Tech giant Alphabet Inc's (GOOGL.O) Google has been imposed a fine of $176.64 million by South Korea's antitrust regulator for blocking customised versions of its Android operating system (OS), reports Reuters. This is the second setback to the US technology giant's in the country in less than a month.

Google's contract terms with device makers is an abuse of its dominant market position that restricted competition in the mobile OS market, said Korea Fair Trade Commission (KFTC) on Tuesday.

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Releasing a statement, Google said it would appeal against the ruling. The tech giant added that it ignores the benefits offered by Android's compatibility with other programmes and undermines advantages enjoyed by consumers.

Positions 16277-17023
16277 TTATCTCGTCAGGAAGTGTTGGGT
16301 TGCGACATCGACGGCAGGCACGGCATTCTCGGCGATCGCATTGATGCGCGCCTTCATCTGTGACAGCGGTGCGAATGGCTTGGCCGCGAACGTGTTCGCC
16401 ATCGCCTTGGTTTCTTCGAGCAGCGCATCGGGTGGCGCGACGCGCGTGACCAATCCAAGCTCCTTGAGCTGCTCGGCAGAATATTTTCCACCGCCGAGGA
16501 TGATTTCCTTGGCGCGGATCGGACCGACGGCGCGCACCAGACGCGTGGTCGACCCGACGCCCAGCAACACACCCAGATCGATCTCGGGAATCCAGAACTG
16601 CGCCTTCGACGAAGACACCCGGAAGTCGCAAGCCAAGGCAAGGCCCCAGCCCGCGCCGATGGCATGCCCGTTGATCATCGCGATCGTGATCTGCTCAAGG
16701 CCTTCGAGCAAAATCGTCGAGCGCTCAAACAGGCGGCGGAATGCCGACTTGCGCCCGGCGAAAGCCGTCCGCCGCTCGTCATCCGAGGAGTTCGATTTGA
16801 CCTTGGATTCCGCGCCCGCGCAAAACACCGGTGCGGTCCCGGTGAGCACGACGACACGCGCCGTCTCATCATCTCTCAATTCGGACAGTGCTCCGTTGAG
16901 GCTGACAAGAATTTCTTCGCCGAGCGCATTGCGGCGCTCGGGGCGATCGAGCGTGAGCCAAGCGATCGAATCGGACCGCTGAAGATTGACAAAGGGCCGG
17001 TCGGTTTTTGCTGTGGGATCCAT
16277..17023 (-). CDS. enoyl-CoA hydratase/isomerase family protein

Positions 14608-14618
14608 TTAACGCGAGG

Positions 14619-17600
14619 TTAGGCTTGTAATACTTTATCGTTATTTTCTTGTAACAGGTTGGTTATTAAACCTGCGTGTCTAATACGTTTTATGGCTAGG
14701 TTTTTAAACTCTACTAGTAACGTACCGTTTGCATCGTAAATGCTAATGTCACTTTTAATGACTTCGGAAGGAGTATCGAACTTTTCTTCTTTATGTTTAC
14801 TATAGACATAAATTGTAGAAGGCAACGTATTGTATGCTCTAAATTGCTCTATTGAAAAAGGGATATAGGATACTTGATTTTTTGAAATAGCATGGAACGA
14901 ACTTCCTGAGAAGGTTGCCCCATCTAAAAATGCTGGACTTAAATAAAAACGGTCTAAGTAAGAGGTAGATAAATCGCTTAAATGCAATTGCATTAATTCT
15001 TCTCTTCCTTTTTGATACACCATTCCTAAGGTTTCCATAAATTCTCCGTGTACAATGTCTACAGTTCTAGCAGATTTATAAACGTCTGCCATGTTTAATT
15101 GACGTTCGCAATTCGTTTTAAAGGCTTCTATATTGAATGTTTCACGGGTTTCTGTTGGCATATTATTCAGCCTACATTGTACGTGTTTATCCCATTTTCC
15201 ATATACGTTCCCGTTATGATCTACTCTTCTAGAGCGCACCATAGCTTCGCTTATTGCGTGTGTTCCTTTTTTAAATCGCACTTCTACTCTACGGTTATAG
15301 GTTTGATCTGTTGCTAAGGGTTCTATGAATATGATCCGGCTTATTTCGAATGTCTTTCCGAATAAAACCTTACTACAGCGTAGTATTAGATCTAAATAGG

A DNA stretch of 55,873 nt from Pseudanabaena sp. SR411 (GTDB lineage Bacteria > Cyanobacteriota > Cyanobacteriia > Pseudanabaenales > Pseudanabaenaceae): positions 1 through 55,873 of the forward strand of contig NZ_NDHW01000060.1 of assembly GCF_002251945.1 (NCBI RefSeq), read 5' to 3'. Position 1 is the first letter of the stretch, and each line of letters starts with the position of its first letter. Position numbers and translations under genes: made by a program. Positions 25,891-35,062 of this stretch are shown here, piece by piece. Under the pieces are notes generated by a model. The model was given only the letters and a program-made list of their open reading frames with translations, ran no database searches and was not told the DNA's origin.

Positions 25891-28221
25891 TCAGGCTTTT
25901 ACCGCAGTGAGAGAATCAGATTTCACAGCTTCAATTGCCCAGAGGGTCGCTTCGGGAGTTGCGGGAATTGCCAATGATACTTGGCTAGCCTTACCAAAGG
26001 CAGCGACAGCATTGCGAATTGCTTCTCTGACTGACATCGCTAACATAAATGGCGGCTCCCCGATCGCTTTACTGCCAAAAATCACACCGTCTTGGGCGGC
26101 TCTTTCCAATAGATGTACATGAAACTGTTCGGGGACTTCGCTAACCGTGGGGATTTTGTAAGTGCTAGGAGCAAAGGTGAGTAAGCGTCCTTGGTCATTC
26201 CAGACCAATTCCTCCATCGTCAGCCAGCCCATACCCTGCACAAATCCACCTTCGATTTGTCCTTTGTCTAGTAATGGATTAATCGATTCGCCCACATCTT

This could be the ninth-biggest fine it has ever imposed, said the antitrust regulator.

According to KFTC, Google is hampering competition by making device producers abide by an "anti-fragmentation agreement (AFA)".

The agreement forbid manufacturers to equip their handsets with modified versions of Android, known as "Android forks". That has helped Google cement its market dominance in the mobile OS market, the KFTC said.

Google has also been banned from forcing device makers to sign AFA contracts, allowing manufacturers to adopt modified versions of Android OS on their devices.

The ruling comes on the day when an amendment to South Korea's Telecommunications Business Act - known as "anti-Google law" - came into effect.

This bill was passed in August and it bans app store operators such as Google from requiring software developers to use their payment systems. The requirement had effectively stopped developers from charging commission on in-app purchases.